The Enbridge Northern Gateway Pipeline as proposed would have a pumping station located just South of our municipal airport, and would cross the Stuart River and the Pitka Creek, which flows into the Stuart Lake and provides the aforementioned opportunities relating to recreational wilderness access as well as integral habitat for the animal species listed above. Many residents rely on ground water wells or access drinking water from the Lake and nearby waterways. Rural residents living nearby the proposed pump station location use their property for both commercial and personal farming activities. Recreational vehicle users of snowmobiles and ATVs have an extensive network of trails, many of which would cross where the proposed pipeline would run, raising concerns over motorized vehicle access restrictions as a result of National Energy Board legislation and threatening impacts on our developing tourism industry.

The message strongly conveyed by residents to Mayor and Council was that NO AMOUNT of potential economic benefit could outweigh the potential risks should a spill occur in or nearby the Stuart River and Stuart Lake. For residents, their connection to the land base and natural water sources is too intertwined for consideration of an industrial activity which puts their livelihoods at risk.

In Public Opinion Research conducted by the District of Fort St. James 198 respondents indicated a significant majority (86%) were in strong support of Council adopting a stance opposing the Northern Gateway project. The concerns expressed in the survey responses focused on the potential for negative environmental impacts in the community, region and province, coupled with a belief that the project would bring little long-term economic benefit to the community or region.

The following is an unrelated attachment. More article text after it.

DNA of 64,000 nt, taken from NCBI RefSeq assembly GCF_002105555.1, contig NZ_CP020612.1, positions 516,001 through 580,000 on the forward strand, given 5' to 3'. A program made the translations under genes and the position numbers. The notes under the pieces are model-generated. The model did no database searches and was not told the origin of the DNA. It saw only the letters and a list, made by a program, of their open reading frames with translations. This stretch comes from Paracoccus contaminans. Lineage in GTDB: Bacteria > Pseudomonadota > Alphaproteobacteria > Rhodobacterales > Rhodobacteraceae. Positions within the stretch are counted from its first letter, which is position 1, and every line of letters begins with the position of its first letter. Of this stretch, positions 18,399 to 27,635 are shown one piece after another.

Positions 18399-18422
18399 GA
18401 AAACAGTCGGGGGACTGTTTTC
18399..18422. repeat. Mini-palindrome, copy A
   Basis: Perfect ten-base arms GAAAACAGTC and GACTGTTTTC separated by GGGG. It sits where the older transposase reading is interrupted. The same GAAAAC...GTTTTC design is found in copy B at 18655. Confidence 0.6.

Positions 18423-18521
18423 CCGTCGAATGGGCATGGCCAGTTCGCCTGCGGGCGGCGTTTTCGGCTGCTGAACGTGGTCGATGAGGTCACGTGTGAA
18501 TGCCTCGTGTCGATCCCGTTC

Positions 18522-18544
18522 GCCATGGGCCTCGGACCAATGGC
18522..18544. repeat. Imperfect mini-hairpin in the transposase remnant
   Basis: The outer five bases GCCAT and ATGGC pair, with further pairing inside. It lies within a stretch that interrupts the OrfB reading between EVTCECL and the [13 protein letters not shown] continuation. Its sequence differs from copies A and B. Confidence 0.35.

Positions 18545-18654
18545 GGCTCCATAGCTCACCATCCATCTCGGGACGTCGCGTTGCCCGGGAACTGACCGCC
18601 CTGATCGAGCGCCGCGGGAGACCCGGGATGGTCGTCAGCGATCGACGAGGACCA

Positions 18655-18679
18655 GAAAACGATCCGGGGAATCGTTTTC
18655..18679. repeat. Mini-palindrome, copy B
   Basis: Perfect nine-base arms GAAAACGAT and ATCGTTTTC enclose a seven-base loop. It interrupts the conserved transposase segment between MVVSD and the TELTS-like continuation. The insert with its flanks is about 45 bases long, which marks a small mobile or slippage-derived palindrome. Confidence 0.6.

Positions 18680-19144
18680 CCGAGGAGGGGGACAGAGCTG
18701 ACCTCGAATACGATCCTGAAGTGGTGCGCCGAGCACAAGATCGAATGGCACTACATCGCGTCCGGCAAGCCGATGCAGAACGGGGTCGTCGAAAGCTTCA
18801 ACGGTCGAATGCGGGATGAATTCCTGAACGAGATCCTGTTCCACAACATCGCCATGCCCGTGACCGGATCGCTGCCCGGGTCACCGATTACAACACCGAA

While Enbridge has been very accommodating in regards to meeting with Mayor and Council to discuss their concerns and share information, no answer has been given which satisfactorily eliminates any and all potential of spill risk. Examples of Enbridge’s stewardship and spill response in the United States and in Canada have damaged the reputation of Enbridge as being a responsive and safe pipeline operator and further eroded trust towards the Northern Gateway Project.

The District of Fort St. James does not support the Enbridge Northern Gateway Project. It is with a clear and strong voice that we stand with our neighbours in Nak’azdli First Nation in opposition to this development. We urge the Joint Review Panel to consider the individuals who live in our community and communities like ours all along the proposed route. We would like to build a strong economic future for our grandchildren, but in order to do so we must have an environment which is intact. Bitumen pipelines are not what we consider a sustainable practice, and it seems that this belief is reinforced through reported pipeline leaks on almost a daily basis. We feel it is the position of Mayor and Council to speak up for our constituents and they have been clear with us regarding their desires on this matter. We respectfully thank you for taking the time to consider and weigh the desires of our community in the decision making processes ahead.


Mayor Rob MacDougall

cc. The Honourable Peter Kent, Minister of the Environment

cc. The Honourable Christy Clark, Premier of British Columbia

cc. MP Nathan Cullen, (MP Skeena Bulkley

Categories: Conservation, Economics, Oil, Politics, Pollution, Tar sands Tags: , Northern Gateway